A C CORPORATION v. PERNASELCI, 2 Conn. App. 264 (1984)

477 A.2d 166


(2431)Appellate Court of Connecticut


Argued March 1, 1984

Decision released July 3, 1984

Action to recover the value of certain masonry walls constructed by the plaintiff at the defendants’ request, brought to the Superior Court in the judicial district of Fairfield at Bridgeport and tried to the court, M. Driscoll, J.; judgment for the plaintiff, from which the defendants appealed. No error.

Angelo P. Costa, for the appellants (defendants).

Robert R. Sheldon, with whom, on the brief, were T. Paul Tremont and Thomas M. Yuditski, for the appellee (plaintiff).


The basic issue on appeal[1] is whether the trial court erred in applying the doctrine of unjust enrichment to the facts.

The plaintiff and the defendants entered into a contract, the terms of which were that for a specified sum the plaintiff was to build masonry walls on premises owned by the defendants. The contract price was paid. After the walls were built, high winds blew down a substantial portion of the walls. The plaintiff rebuilt the walls, at the request of the defendants, at a cost to it of $7905.46. The plaintiff submitted a claim to its liability insurance carrier but coverage was denied because of a lack of fault. The defendants then submitted a proof of loss to their insurance carrier and were paid $9348 for the damage to the walls.

Page 265

The trial court found that the defendants were unjustly enriched at the expense of the plaintiff in the amount of $7905.46, and rendered judgment for the plaintiff in that amount.

The defendants argue that the doctrine of unjust enrichment should not have been applied because they and the plaintiff, after the collapse of the wall, had entered into an agreement whereby the plaintiff agreed to rebuild the walls for the additional sum of $2450. Although the plaintiff received a check in that amount from the defendants, the check was not cashed. The trial court found that there was no meeting of the minds and that, therefore, there was no contract. Finding no contract, the court applied the doctrine of unjust enrichment.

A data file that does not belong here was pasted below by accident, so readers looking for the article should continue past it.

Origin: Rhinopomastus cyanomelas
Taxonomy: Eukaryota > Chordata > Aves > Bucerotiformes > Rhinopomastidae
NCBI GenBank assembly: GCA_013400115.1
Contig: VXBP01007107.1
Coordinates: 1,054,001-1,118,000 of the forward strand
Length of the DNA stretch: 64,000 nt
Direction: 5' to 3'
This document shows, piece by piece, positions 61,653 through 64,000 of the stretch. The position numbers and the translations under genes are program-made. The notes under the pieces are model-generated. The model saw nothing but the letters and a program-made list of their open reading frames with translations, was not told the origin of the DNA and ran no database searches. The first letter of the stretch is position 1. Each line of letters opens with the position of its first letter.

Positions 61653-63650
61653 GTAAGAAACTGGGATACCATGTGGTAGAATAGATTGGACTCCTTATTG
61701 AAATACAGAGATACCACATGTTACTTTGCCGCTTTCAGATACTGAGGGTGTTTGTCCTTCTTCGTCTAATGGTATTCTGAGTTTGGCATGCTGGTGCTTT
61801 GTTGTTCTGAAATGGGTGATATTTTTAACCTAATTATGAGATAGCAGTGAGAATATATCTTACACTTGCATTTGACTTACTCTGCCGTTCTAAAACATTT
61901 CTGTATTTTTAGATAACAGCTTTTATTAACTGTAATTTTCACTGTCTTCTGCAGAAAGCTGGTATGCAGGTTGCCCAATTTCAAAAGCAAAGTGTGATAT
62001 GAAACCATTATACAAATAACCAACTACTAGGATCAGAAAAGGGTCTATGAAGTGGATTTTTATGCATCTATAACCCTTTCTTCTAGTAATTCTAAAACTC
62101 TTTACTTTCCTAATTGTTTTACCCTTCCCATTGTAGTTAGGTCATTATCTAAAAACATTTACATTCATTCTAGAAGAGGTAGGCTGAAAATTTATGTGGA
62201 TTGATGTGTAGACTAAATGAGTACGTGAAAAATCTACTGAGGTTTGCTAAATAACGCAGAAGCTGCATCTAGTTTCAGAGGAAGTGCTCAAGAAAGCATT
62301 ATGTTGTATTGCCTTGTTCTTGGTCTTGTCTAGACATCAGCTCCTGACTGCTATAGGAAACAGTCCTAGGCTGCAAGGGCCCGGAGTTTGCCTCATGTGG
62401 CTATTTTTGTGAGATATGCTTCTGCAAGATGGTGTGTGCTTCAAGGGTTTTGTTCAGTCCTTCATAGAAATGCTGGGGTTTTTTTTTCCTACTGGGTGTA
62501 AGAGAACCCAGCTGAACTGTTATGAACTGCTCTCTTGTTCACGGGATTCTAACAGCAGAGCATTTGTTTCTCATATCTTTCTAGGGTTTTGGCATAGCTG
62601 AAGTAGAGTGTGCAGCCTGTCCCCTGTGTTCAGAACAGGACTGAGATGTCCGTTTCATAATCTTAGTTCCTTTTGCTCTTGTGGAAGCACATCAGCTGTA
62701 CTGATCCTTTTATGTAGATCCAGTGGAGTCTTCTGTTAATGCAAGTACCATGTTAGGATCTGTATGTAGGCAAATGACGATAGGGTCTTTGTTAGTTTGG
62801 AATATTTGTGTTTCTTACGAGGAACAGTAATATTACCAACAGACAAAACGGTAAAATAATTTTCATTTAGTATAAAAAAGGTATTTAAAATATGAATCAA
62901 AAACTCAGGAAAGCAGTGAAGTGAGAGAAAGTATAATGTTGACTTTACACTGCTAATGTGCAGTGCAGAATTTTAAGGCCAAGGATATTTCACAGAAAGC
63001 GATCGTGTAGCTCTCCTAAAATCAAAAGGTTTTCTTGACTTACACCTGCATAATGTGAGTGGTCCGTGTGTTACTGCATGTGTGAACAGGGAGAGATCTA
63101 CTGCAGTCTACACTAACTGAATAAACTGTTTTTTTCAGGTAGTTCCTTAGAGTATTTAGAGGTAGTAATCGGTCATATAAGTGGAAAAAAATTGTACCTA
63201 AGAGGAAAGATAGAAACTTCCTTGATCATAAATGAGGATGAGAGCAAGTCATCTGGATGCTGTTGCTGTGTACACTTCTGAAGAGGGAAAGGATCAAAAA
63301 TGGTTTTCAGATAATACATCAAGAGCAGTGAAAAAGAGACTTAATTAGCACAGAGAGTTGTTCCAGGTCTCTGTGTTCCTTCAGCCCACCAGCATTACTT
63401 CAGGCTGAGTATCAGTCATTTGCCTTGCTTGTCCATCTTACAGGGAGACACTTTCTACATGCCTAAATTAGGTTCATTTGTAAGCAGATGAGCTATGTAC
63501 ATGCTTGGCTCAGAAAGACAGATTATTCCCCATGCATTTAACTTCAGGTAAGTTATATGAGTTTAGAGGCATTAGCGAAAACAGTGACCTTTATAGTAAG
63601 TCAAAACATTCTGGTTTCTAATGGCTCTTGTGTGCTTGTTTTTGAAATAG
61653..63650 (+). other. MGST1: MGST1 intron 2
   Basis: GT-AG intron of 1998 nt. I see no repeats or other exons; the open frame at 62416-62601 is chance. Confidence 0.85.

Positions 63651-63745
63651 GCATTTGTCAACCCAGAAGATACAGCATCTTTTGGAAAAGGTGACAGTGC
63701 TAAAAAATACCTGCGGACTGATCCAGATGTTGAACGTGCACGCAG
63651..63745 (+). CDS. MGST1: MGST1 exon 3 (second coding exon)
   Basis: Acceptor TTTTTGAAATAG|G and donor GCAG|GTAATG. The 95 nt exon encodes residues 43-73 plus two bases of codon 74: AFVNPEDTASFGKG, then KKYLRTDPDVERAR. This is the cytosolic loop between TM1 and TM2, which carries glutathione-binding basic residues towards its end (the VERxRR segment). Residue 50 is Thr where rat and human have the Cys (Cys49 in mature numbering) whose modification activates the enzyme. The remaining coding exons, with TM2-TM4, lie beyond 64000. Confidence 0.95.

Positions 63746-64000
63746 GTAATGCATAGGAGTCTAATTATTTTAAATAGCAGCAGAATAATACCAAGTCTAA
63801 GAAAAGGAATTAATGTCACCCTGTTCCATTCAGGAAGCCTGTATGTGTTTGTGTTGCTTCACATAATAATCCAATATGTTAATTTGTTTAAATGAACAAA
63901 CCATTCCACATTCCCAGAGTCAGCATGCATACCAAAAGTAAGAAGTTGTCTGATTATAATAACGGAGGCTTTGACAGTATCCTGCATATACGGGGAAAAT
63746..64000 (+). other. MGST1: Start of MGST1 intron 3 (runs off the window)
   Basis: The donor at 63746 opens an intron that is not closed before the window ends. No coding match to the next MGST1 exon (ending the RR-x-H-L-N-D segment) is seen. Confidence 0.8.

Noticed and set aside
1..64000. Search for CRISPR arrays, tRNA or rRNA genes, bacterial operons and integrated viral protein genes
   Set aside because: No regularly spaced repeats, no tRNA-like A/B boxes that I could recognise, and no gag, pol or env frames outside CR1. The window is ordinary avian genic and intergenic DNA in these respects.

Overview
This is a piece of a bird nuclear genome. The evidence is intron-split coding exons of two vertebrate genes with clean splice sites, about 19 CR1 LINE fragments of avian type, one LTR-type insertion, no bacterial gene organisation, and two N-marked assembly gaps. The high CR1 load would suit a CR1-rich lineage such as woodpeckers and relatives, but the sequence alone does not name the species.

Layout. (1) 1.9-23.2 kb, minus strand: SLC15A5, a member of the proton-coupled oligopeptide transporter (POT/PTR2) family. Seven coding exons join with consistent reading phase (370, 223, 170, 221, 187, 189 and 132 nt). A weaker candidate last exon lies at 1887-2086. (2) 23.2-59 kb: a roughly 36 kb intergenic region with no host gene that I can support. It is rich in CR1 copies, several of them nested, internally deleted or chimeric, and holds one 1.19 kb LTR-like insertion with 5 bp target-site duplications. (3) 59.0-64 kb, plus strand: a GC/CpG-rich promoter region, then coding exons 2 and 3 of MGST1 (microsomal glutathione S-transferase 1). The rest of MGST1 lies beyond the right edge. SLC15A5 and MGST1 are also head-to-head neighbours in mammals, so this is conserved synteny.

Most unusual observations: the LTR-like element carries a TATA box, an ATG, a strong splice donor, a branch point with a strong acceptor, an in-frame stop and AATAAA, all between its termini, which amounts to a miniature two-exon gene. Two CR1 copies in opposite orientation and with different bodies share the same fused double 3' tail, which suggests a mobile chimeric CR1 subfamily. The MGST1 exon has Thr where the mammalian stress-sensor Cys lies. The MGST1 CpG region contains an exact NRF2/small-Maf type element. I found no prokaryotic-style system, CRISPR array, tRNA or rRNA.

Whether the plaintiff and the defendants entered into a contractual commitment to rebuild the walls for the sum of $2450 is a question of the intent of the parties as gleaned from all of the evidence and is a fact to be decided by the trial court. If the finding that there was no contract is supported by subsidiary facts, as it is here, it will not be disturbed on appeal. Hughes v. Contemporary Mission, Inc., 180 Conn. 150, 152, 429 A.2d 827 (1980).

Unjust enrichment is a legal doctrine to be applied when no remedy is available pursuant to a contract. 5 Williston, Contracts (Rev. Ed.) 1479. In order for the plaintiff to recover under the doctrine, it must be shown that the defendants were benefitted [benefited], that the benefit was unjust in that it was not paid for by the defendants, and that the failure of payment operated to the detriment of the plaintiff. Monarch Accounting Supplies, Inc. v. Prezioso, 170 Conn. 659, 665-66, 368 A.2d 6 (1976); Providence Electric Co. v. Sutton Place, Inc., 161 Conn. 242, 246, 287 A.2d 379 (1971).

Page 266

The facts of this case are that the defendants were benefitted [benefited] by the labor and supplies furnished by the plaintiff to rebuild the walls, that they did not pay for the benefit and that the plaintiff had expended the labor and supplies at a cost to it of $7905.46. Even upon payment to the plaintiff of that amount, the defendants will own the walls for which they originally contracted at no extra cost to them, and will have the additional sum of $1442.54, the difference between the insurance proceeds and $7905.46.

There is no error.

[1] This appeal, originally filed in the Supreme Court, was transferred to this court. Public Acts, Spec. Sess., June, 1983, No. 83-29, 2(c).